(CNN) -- The aftermath of clashes between protesters and police in Chile this week over educational reforms included nearly 900 people arrested and 90 police officers injured, a government spokesman said Friday.
Local media reported that spokesman Andres Chadwick said 874 people had been arrested across the country in street protests that the government opposed because it had not authorized them.
The biggest demonstrations were in the capital, Santiago, where students and some professors took to the streets, as they have been doing for weeks, to call for the repeal of dictatorship-era laws that had chopped the amount of money spent on education.
President Sebastian Pinera had said publicly earlier this week that the protesters' message had been heard, and that his government would be open to talk of reforms. But the chances of negotiations seemed slimmer after Thursday's crackdown on protesters as they demonstrated despite not receiving permits from the government.
"We hope a dialogue will always exist, that there is always room for negotiation," Karen Boisier, an engineering student, told CNN en Espaņol. "But we want negotiations based on our claims, and not something they are imposing on us."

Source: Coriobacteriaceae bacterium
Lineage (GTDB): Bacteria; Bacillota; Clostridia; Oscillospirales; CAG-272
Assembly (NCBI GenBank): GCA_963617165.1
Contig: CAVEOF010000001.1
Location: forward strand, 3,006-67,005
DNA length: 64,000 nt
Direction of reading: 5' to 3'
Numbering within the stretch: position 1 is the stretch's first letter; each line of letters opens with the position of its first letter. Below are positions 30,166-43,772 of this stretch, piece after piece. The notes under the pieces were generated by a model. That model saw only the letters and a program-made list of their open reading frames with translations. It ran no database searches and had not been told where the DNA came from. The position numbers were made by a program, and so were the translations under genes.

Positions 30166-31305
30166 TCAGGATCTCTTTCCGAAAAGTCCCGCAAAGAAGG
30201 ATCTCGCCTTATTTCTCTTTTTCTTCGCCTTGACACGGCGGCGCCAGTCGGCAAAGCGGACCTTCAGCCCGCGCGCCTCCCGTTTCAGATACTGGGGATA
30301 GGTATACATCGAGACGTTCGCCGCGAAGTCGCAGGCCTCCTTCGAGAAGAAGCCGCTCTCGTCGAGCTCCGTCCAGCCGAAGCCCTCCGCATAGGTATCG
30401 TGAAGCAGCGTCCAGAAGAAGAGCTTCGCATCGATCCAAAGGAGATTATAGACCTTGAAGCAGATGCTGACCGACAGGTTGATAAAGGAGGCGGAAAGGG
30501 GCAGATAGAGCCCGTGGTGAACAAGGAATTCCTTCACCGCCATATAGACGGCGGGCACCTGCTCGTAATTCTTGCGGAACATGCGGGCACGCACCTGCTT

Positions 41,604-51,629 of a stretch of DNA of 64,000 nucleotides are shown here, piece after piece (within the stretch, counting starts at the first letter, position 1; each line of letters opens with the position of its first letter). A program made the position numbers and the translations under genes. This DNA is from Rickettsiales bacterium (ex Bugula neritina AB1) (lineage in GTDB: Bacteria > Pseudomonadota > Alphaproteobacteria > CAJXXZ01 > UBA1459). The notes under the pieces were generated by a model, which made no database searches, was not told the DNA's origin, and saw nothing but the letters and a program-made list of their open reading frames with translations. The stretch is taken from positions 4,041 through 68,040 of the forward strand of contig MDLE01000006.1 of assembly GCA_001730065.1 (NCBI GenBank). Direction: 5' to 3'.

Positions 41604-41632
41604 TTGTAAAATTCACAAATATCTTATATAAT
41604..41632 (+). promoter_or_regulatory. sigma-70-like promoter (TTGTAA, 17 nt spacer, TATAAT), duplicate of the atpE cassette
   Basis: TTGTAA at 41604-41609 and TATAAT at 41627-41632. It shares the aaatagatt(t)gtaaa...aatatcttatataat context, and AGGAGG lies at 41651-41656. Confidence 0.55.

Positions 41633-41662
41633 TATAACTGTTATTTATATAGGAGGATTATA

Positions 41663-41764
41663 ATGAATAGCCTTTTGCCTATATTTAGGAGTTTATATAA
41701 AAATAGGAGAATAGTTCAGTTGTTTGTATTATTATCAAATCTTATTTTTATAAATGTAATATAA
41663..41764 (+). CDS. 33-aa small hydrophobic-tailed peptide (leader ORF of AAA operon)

Chileans have a constitutional right to express themselves through protest, she said.
"I think this is a lesson for the government because they have to realize we are a social movement, and that they can't repress their own people, but have to listen to them," Boisier said.
Deputy Secretary of the Interior Rodrigo Ubilla said that protesters had to be confronted because they were purposefully blocking roads and otherwise disrupting the public.
"We can say that this so-called 'repression' is not so," he told CNN Chile.
He blamed a "minority" of the protesters for inciting violence, while police tried to restore order.
"There is a minority group of (protest) leaders who prefer violence. They prefer Molotov cocktails, they prefer throwing rocks," he said.